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Working with the Event Viewer

A huge number of things are happening at any one time on a server: Users are logging in and accessing files, drives are spinning away, and processors are trying to make sense of it all. Each of these instances is considered an event. Being able to monitor these events and use them to interpret the health of your servers is an important aspect of administering a Windows Server 2008 network.

As its name suggests, the Event Viewer is used to view events. Although it is more of a passive tool (it doesn’t supply you with the real-time data that you see in the Performance Monitor), it does give you access to a great deal of information.

As you have already seen as we have explored the various Windows Server 2008 server roles throughout this book, you can view the events related to a particular role by selecting that role node in the Server Manager. For example, you can view the events related to file services on a file server by clicking the File Services node in the Server Manager node tree (see Figure 24.18).

Figure 24.18. View events related to a particular role in the Server Manager.

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Although the Server Manager provides quick access to events related to a role, let’s take a closer look at the Event Viewer, which can be opened as a separate snap-in. The Event Viewer accumulates events in a number of log files: Event Viewer can help you monitor hardware, application, service, and security issues.

The Event Viewer (Start, Administrative Tools, Event Viewer) provides two main categories of logs: Windows logs and Applications and Services logs. The Windows logs include the following:

A new set of logs, the Applications and Services logs, provide event logging for individual applications and server components. The default Application and Services logs include the Hardware Events (events related to hardware installation and failure), Internet Explorer (Internet Explorer–specific events) and Key Management Service (which is related to the use of encryption keys when sending and receiving data to other computers on the network). Other logs available in this category depend on the software and roles installed on the server.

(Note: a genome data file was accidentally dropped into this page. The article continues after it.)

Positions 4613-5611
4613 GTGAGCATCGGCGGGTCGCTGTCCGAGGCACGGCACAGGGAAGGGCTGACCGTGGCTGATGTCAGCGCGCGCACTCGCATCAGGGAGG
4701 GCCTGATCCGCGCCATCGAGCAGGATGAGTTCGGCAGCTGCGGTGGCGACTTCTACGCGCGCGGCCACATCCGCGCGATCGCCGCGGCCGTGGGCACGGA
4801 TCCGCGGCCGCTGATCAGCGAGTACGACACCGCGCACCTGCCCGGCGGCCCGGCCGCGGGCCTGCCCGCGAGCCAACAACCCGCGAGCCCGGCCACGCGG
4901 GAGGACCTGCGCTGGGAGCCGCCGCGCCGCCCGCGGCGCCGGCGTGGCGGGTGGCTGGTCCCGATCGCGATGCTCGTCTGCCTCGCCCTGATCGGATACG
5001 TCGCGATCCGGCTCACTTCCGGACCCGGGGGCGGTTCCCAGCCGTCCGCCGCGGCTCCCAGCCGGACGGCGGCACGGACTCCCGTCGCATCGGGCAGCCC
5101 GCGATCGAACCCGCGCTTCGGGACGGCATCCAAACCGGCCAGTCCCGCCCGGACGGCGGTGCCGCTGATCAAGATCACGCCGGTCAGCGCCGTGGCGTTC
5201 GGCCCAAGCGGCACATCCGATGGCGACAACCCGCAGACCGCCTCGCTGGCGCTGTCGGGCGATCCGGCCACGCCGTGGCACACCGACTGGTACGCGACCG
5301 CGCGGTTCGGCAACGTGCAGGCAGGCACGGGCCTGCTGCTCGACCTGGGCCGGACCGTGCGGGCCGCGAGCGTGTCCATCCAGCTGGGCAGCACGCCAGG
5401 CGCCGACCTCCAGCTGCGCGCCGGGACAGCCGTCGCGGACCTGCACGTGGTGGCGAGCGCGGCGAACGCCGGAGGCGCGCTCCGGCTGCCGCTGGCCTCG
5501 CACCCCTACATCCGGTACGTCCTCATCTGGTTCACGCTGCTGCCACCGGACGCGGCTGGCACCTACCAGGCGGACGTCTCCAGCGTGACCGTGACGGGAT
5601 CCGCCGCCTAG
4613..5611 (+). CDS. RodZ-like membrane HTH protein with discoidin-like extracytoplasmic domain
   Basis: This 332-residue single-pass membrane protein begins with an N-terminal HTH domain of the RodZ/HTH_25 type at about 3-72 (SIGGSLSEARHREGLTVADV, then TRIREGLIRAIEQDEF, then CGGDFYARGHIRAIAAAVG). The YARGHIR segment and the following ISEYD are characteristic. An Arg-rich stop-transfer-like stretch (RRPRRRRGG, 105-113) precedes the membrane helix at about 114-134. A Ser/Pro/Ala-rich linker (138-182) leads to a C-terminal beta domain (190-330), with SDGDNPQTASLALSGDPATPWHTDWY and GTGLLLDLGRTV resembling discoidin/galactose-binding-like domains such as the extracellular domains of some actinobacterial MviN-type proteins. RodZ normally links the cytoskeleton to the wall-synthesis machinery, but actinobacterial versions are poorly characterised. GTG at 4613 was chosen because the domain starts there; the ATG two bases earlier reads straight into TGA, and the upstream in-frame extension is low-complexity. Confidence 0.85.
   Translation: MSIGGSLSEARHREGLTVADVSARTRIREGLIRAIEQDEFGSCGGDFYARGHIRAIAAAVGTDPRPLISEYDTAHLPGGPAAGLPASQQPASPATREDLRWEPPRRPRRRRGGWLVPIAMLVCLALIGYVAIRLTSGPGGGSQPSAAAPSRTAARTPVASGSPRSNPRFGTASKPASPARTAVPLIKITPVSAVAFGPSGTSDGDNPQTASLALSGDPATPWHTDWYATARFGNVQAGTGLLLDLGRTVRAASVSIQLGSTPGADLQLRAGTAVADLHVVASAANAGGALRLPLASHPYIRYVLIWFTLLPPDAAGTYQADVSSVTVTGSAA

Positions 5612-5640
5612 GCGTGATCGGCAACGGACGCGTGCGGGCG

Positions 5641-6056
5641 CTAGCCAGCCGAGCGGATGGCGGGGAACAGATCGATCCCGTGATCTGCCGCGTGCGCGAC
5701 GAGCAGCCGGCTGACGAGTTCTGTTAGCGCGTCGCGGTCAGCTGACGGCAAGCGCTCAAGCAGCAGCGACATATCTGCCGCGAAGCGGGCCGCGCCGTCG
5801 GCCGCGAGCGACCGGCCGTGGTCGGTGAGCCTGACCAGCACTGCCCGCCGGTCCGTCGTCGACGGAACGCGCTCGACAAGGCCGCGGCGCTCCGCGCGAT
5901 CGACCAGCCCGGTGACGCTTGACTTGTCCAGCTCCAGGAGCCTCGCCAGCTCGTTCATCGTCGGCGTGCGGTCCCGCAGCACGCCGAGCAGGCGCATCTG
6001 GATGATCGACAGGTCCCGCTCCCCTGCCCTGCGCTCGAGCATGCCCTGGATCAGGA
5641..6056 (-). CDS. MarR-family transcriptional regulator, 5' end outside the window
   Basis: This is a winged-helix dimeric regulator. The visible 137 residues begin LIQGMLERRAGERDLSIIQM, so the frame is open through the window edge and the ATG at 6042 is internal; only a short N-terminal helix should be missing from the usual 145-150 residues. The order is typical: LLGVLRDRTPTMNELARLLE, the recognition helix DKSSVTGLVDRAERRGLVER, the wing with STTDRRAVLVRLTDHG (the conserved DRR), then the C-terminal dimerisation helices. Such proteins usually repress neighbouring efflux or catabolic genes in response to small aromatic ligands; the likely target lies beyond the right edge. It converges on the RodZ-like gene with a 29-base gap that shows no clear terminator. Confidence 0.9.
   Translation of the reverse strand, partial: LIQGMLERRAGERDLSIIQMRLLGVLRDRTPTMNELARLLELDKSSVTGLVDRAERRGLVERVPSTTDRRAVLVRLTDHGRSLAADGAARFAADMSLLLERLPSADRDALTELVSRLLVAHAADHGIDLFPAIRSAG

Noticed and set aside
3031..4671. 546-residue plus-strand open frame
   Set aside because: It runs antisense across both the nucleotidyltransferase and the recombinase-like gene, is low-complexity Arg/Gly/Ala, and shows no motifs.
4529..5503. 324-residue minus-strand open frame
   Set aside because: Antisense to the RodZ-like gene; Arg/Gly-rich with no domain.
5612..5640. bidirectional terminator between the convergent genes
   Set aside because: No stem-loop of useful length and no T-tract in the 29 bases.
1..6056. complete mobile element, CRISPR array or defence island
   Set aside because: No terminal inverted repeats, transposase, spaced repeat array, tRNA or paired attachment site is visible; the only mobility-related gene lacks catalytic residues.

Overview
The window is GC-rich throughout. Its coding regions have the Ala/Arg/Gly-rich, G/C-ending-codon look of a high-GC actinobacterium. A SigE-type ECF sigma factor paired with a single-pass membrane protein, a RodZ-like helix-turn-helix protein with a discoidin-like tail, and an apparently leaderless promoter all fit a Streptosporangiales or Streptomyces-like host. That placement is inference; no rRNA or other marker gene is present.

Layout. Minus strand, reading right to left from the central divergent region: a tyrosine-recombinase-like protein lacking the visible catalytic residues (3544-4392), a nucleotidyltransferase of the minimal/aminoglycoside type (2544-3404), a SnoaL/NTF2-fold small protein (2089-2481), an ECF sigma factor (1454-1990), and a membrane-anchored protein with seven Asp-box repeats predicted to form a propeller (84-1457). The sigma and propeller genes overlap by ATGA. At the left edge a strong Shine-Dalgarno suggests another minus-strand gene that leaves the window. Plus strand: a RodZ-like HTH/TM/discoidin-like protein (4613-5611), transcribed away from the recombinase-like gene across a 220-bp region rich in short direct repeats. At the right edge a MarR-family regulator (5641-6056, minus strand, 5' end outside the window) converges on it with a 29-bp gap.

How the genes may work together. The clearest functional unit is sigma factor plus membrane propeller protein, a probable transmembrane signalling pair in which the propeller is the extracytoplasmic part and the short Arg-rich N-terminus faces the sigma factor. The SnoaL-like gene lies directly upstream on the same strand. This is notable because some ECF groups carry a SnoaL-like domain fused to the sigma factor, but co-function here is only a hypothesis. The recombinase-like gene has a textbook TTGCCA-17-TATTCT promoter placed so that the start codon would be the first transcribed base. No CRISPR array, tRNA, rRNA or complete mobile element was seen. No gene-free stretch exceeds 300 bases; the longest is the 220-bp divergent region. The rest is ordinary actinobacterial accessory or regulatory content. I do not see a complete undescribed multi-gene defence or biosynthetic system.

A system of icons is used to classify the type of event that has been recorded in a particular event log. In the System log and the Application log, you can find the following event categories (each represented by a different icon in the Event Viewer):

To view a specific log in the Event Monitor, select the log’s node in the node tree. The events recorded in that log appear in the Details pane. Figure 24.19 shows Information, Warning, and Error icons in the System log.

Figure 24.19. Different icons are used to identify the type of event recorded in a log file.

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Two additional icons are found in the Security log:

To view the properties of a particular event in a log, double-click on the event’s icon in the Details pane. For example, you may want to see the details related to an Error event logged in the System log. Figure 24.20 shows the event properties (from the Service Control Manager Eventlog provider) specifying that the parallel port driver service failed to start.

Figure 24.20. You can view the properties of a logged event.

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Microsoft now provides event-specific help for logged events. For more information on a logged event, click the Event Log Online Help link in the event’s Properties dialog box. You are informed that the Event Viewer will send the information related to the event over the Internet. Click Yes to continue.

Internet Explorer opens and provides additional information on the event (see Figure 24.21). This information includes an explanation of the event and possible actions to be taken to remedy the problem related to the event.

Figure 24.21. You quickly get additional information on a particular event.

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